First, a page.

mon 30/03/2020

Sex Education, Series 2, Netflix review - the teen sex show we deserved | reviews, news & interviews

Sex Education, Series 2, Netflix review - the teen sex show we deserved

Sex Education, Series 2, Netflix review - the teen sex show we deserved

Happy Valentines: this humdrum holiday is the perfect occasion to stream the most affirming sex comedy in years

Emma Mackey as Maeve: Since it burst onto the scene last year, Sex Education has only gotten betterSam Taylor (Netflix)

Netflix’s Sex Education has returned to our screens and streams. The show made waves last year for its refreshing take on the teen comedy-drama. It took on abortion, consent and female pleasure — subjects strikingly absent from our actual high school educations.

Netflix’s Sex Education has returned to our screens and streams. The show made waves last year for its refreshing take on the teen comedy-drama. It took on abortion, consent and female pleasure — subjects strikingly absent from our actual high school educations. The result was a show that was always bingeable, sometimes educative, and oozing with sex-positive delights. Not everyone liked it. But those of us who did — teenagers all over again — could not stop talking about it. These are high expectations for a show going into its sophomore season. But thank God and thank Laurie Nunn: this is a worthy follow up for a worthy show.

Kedar Williams-Stirling as Jackson

We begin where we left off. Chlamydia is in the air at Moordale High and Otis (Asa Butterfield) gets pulled back into service as a high school sex therapist. This time, so does his mother Jean (Gillian Anderson). Sex Education has switched up its structure: this series is less like a portrait and more like a collage, with criss-crossing perspectives. We find Eric (Ncuti Gatwa) navigating his attraction to Adam (Connor Swindells) while experiencing his first real romance with someone else. We find Maeve (Emma Mackey, pictured top) sceptically rebuilding a family with a mother she doesn’t trust. We find Jackson (Kedar Williams-Stirling, pictured above) and Viv (Chinenye Ezeudu) trying to defy the world’s expectations, while Ola (Patricia Allison) and Lily (Tanya Reynolds) try to understand their own.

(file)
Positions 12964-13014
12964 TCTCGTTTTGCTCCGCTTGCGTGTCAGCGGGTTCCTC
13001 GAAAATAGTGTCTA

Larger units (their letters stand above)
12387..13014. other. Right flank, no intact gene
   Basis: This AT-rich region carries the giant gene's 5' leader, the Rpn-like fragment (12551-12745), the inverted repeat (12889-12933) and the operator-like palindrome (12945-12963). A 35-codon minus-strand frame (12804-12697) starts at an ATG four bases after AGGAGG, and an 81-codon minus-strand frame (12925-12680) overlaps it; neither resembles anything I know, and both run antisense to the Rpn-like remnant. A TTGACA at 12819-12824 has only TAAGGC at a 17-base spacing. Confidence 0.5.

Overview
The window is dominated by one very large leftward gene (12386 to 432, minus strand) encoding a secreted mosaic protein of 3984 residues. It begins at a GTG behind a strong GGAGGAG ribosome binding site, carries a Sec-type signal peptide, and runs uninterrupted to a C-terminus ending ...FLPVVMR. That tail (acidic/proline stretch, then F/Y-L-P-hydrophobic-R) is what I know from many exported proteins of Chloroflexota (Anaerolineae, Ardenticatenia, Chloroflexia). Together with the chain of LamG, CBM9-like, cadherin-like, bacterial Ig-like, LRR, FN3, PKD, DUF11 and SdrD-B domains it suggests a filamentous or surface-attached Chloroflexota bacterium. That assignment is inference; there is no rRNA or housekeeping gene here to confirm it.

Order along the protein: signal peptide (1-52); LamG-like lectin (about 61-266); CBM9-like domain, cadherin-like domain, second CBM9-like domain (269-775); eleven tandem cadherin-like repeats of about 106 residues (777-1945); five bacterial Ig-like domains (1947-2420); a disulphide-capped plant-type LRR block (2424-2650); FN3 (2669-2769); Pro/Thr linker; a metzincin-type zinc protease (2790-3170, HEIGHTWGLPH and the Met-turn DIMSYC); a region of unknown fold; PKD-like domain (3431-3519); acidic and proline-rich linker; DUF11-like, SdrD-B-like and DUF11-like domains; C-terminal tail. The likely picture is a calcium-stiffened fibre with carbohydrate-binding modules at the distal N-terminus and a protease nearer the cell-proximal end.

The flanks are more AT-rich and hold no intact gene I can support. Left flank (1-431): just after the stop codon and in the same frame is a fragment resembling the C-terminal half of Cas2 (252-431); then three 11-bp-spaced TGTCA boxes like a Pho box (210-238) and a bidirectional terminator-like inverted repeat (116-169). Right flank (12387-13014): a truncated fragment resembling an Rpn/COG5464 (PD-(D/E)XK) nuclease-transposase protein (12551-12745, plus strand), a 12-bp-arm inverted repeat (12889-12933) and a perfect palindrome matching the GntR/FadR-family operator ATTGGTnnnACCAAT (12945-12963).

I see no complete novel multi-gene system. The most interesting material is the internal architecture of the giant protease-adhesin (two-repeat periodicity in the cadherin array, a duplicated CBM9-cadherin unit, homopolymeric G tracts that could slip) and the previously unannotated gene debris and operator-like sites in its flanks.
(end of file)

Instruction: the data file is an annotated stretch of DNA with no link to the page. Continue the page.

The new structure works: we get deep and varied back stories. A shift in Otis’ character means this series was slightly slower to win me over. Last year’s forgivable rotter is now, often, a wearisome jerk. But any sluggishness soon wears off, and the second half of this series is at least as good as the last. It showcases Nunn and Sophie Goodhart and their madcap, incisive writing. It doubles down on Sex Education’s lush transatlantic aesthetic, shouting-out Tina Fey and John Hughes. It’s more representative than the first series, and even rights one small wrong: it asks the right questions about why we love people who treat us badly.

In a series that covers everything from divorce to addiction, Sex Education’s most profound storyline arguably belongs to Aimee (Aimee Lou Wood, pictured below left). In an early episode, Aimee is assaulted on a bus, in an experience that she finds odd, then unimportant, then monumental. Sex Education tracks the impacts of this experience: fear, shame, rippling effects on Aimee’s relationships. It is a tender representation of a painfully recognisable experience. (Point in case: the day I posted this review, I witnessed the exact same thing happen to a young woman on the London Underground.) Among my friends, and on the internet, this storyline has been the subject of proud reposts and loud conversations. I mean it when I say this: this is good, affirming television. As rare as it is honest.

Aimee Lou Wood, Emma Mackey and Asa Butterfield in the Moordale High hallwayUltimately, this series sparkles. Its performances are funny but full of feeling. There is stellar stuff from Wood, Swindells, and Alistair Petrie as Headmaster Groff. There are the irrepressible charms of Gatwa and Anderson. There is also a spate of good music moments — in particular one scene about teenage girl camaraderie, soundtracked to Sharon Van Etten’s excellent ‘Seventeen,’ that leaves you absolutely soaring. Triumphs like these testify to the best thing that Sex Education offers us: affirming moments of solidarity, that let onscreen teenagers and offscreen streamers know that what they’re going through is normal. And let them know that this too will pass.

When it debuted, some of my more cynical friends wrote off Sex Education as a frivolous bit of late-night TV. But this series, like the last series, demands to be taken seriously: in amongst the vulva jokes are some important takes on friendship, self-respect and mutual affirmation. Not to mention some decent truth-telling about sexual health and sexual misconduct, told in such a way that young people might actually listen. So here’s to Series Two of Sex Education: it’s still the show I wish I’d had as a teenager. It may not always be perfect, but it’s definitely what we need.

@jill_masters

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